Apple has released the beta of the iPhone SDK (Software Development Kit) and now third party applications can be officially developed for the iPhone. Apple will continue to be the sole distributor of the applications which will be available for download to users in a iTunes like model ( called App Store).
The iPhone upped the ante when it came to the interface. Apple proved that the device could accept user input in a more intuitive manner (finger gestures), and also provide a much larger display area which makes a big difference when it comes to mobile devices. However, several technologies embedded in the device such as the accelerometer ( which alternates the view on the device from horizontal to vertical based on how the iPhone is held) can have immense applications which can be explored by way of third party software.
The iPhone SDK
The Software Development Kit is the first signal that Apple is seriously mulling a lucrative business model around the third party application development community. Recently we saw a huge uptake of third party software development for the FaceBook Social Networking platform. With a mobile device, the audience is that much larger in number and it makes perfect sense to target that base.
The iPhone SDK will be available as a free download from the Apple’s site but for providing the applications to users, developers will have to first register with Apple for an ID. In addition, developers will have to pay a one time fee of $99 and 30% of the sales revenues of the software created using the SDK to Apple. Apple has relaxed the rules for software distributed as freeware.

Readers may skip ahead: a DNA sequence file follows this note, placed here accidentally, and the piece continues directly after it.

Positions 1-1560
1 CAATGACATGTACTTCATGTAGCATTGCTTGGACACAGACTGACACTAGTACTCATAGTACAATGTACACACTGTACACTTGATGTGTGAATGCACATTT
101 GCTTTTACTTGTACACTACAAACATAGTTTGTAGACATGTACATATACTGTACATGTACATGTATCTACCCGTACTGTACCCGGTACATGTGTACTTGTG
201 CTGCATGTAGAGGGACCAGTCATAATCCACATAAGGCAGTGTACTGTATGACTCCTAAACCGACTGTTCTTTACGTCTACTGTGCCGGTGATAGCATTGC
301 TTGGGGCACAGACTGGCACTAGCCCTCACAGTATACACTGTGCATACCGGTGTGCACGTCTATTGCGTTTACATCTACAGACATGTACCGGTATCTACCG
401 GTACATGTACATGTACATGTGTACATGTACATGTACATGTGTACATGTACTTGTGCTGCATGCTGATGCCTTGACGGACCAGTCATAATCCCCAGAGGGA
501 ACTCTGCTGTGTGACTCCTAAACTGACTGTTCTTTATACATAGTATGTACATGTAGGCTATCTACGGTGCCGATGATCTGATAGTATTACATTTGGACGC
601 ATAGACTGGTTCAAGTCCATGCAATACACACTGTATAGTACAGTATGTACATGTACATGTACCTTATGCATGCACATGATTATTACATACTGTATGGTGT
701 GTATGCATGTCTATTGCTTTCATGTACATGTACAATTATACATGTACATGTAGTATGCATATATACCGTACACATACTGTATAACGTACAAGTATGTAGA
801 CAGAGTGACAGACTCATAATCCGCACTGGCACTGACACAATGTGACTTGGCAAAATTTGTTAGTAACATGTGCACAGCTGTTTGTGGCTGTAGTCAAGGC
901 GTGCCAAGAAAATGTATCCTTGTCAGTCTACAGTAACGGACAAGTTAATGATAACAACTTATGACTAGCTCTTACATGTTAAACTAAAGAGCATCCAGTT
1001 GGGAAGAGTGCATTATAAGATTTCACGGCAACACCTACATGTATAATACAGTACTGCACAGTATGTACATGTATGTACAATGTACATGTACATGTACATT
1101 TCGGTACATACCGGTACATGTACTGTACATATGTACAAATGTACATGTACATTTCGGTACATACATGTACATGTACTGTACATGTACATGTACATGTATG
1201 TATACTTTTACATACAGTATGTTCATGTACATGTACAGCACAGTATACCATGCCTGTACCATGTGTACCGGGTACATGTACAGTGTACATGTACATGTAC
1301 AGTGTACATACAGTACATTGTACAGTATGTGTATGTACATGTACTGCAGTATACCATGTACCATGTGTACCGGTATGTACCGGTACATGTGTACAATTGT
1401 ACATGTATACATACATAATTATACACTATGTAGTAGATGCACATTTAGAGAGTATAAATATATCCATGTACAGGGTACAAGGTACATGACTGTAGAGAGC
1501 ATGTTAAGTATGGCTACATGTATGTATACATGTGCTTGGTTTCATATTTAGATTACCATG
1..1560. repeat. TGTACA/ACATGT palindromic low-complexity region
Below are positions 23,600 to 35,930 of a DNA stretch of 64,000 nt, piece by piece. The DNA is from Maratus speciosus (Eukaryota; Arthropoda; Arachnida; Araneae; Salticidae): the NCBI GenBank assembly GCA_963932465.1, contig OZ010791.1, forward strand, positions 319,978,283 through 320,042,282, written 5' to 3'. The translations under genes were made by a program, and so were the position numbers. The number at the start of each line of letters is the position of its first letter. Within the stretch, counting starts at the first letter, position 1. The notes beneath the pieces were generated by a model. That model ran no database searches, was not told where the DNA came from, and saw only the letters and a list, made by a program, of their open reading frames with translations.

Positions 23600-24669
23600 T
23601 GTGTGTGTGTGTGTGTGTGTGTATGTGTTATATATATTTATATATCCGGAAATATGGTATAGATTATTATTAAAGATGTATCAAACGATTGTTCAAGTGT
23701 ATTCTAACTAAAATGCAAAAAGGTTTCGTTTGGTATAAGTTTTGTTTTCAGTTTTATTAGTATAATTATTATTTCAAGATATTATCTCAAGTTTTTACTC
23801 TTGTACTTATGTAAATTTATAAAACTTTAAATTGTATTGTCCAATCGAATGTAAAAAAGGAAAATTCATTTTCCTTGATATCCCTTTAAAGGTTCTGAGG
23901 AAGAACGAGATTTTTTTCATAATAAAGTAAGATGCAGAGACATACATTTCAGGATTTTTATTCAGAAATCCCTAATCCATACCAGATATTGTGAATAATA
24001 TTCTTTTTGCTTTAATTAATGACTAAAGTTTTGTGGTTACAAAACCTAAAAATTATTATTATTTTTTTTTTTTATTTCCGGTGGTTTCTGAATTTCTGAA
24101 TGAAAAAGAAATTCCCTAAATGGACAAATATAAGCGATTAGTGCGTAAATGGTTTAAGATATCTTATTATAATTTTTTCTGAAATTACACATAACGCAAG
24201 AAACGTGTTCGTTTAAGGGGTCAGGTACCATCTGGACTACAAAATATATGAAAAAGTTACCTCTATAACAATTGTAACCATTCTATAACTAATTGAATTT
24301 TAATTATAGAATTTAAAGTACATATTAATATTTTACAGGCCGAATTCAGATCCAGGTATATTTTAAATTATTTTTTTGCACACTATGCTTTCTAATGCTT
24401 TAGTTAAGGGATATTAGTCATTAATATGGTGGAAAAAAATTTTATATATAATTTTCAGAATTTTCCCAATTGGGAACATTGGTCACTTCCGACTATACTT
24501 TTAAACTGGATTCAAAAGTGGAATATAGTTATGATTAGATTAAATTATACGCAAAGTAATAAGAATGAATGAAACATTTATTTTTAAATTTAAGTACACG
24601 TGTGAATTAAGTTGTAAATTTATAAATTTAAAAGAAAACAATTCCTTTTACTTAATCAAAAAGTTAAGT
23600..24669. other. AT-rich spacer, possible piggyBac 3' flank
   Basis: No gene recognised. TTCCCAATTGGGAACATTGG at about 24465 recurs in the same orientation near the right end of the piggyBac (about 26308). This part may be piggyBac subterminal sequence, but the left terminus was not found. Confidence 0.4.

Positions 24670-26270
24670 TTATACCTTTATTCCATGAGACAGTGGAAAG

The softwares will be available to users via the ‘App Store’, a portal that follows the same model as that used by users to purchase music via iTunes. Apple will be the sole distributor for the applications and they will ensure that software with malicious intents and those that relentlessly hog the network are taken down and the registrations of the developers are canceled. The management of software updates for the applications installed by users will be done by the iPhone and also the users get to sync the applications with their PCs but cannot use multiple copies of purchased applications across several iPhones.
Impact on the enterprise
Much has been witnessed in the past and is being said now about how the SDK will have an immense impact on the individual consumer. But that is a bridge Apple has always crossed and conquered. The real watch zone is how the iPhone penetrates the enterprise arena currently dominated by the BlackBerrys and Palms. Technologically, the iPhone is a sure win, but it is the all-under-our-control aspect of Apple that may need a bit of relaxation. For example, when launching applications on the iPhone specifically for employees in an enterprise, the firm would want control over the distribution. Apple has said it is developing a model fit for the enterprise but details need to be made clear.
A significant event in the iPhone application space is how the venture capital firm Kleiner Perkins Caufield & Byers (KPCB) is betting high on the developer community and has set aside a fund of $100 million (iFund) to back applications on the iPhone. Clearly, there are great expectations on the iPhone in making serious inroads in the enterprise other than just email syncing.